Let’s face it: It has been a rough couple of weeks for the Trump administration.
A federal judge struck down another executive-issued travel ban, the House Intelligence Committee heard evidence on Russian interference into the presidential campaign, Senate Democrats pledged to filibuster Neil Gorsuch’s Supreme Court nomination, and let us not forget that Congress failed to get enough votes to pass a replacement plan for the Affordable Care Act.
It appears that this administration is running on political fumes, and the release of Trump’s “skinny” budget did nothing to refuel his political tank.
A skinny budget is a president’s wish list in terms of how they would like to see the federal budget for the next fiscal year. A skinny budget does not include tax plans or mandatory spending items like Social Security and Medicare. The budget only outlines the plans for discretionary spending, which covers federal agencies, the military, and other national and international programs.
Several members Republican members of Congress have spoken out against the proposed budget which includes a $2.6 billion cut to the Environmental Protection Agency, a $10.9 billion cut to the State Department, a $12.6 billion cut from Health and Human Services, and a $9.2 billion cut from the Education Department.
These cuts, along with others, would offset increased spending to Veterans Affairs ($4.4 billion increase) Homeland Security ($2.8 billion increase) and the Defense budget ($52.3 billion increase). Even though Trump set out to drastically shrink the federal government, his overall cuts only amount to a 1.2 percent cut when accounting for new spending.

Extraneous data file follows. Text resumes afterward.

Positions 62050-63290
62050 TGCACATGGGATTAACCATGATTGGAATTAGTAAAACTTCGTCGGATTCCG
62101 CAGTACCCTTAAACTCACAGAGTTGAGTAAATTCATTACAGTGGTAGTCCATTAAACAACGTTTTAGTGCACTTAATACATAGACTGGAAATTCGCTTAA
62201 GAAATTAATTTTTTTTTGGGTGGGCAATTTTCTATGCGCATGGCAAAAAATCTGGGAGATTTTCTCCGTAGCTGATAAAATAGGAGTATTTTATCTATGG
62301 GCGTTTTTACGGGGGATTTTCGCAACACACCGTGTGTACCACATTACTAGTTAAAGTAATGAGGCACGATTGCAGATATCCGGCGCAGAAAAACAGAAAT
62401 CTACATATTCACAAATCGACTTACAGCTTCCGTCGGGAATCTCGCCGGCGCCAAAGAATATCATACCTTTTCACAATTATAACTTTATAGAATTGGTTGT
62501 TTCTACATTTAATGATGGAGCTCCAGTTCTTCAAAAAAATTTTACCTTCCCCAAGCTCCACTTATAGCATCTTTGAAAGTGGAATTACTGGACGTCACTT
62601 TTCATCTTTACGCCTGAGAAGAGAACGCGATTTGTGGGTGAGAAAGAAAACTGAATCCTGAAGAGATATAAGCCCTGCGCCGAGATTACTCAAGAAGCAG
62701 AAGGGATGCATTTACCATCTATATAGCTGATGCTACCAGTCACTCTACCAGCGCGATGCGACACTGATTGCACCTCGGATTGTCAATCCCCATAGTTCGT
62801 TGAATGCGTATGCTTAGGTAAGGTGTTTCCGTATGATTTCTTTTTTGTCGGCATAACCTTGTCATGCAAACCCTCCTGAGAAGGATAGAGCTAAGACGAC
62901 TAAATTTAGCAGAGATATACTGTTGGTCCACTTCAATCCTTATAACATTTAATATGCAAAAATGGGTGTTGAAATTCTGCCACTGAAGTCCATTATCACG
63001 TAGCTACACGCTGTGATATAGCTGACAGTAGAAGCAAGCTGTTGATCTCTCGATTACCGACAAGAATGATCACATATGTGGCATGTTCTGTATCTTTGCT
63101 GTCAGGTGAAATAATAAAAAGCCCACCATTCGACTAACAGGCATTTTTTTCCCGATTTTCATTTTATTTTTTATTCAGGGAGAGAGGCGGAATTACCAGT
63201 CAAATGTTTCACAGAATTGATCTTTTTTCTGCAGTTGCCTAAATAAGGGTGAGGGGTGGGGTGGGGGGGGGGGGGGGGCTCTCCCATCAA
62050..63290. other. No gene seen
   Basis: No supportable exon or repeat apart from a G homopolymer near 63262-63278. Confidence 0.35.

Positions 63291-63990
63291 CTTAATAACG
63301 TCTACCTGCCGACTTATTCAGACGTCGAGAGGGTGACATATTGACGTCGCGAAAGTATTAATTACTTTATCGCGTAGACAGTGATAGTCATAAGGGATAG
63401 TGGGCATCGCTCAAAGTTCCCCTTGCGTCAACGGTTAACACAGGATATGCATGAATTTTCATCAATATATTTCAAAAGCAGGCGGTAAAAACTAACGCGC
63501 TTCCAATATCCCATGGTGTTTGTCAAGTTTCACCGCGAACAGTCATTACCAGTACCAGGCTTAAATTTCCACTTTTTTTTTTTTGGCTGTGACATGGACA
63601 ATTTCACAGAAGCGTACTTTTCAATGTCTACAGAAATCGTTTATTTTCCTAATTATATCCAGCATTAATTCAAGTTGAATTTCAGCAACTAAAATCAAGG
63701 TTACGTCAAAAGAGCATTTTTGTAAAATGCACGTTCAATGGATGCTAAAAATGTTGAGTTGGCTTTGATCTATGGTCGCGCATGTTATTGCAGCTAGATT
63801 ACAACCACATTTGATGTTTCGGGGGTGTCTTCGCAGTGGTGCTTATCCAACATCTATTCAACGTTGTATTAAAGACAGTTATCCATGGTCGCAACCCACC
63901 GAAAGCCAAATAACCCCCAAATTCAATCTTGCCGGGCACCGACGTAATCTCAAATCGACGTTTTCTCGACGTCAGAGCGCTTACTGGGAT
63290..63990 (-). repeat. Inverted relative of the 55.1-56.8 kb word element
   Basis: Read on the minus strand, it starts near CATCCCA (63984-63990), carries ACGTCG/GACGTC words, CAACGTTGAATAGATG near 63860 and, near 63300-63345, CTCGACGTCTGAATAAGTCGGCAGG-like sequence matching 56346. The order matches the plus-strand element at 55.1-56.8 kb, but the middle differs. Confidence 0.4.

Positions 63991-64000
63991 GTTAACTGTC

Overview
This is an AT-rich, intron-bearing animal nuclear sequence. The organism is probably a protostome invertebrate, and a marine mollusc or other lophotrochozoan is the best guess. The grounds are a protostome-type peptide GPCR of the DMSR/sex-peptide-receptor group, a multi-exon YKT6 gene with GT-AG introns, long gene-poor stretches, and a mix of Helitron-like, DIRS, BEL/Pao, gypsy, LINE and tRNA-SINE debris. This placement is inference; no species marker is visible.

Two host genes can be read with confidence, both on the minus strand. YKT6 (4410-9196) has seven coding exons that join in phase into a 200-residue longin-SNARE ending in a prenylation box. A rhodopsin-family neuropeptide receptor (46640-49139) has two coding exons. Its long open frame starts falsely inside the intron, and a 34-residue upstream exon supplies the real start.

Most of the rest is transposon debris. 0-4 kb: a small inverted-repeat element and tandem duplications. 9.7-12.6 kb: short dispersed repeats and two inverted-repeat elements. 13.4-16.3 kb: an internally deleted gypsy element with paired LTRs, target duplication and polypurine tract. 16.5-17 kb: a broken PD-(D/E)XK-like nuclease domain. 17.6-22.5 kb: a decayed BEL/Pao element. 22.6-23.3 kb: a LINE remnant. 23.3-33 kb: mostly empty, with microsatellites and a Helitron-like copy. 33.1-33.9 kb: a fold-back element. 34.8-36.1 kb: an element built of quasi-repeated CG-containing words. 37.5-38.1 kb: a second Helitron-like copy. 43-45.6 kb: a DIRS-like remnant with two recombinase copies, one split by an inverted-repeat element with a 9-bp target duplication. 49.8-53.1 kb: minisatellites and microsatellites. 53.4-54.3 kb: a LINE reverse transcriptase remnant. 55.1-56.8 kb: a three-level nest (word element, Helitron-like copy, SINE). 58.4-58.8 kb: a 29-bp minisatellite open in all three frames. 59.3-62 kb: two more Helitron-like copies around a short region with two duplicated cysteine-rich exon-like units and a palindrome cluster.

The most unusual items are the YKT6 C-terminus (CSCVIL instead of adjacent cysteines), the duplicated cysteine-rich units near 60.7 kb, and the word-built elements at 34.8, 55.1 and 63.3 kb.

Raúl R. Labrador, a Republican from Idaho, has said, “We’re going to have to find a different way to balance the budget,” arguing that “the left is not going to let [Trump] decrease non-defense discretionary to the extent that he wants to.”
Paul Ryan, Republican Speaker of the House, has suggested that there are many changes to come
“But, do I think we can cut spending and get waste out of government? Absolutely. Where and how and what numbers, that’s something we’ll be figuring out as time goes on.”
Republican Iowa Senator, Chuck Grassley sent a simple reminder that “I have never seen a president’s budget proposal not revised substantially.”
Repubican Representative Hal Rogers of Kentucky said he was “disappointed” with the “draconian, careless and counterproductive” funding cuts, adding, “We will certainly review this budget proposal, but Congress ultimately has the power of the purse.”
Trump’s budget will need serious revision if he hopes for it to pass Congress. As it currently stands, Trump’s budget would endanger our environment, diplomatic relations, the arts and this country’s community and public health. It is a plan that I can not see anyone supporting.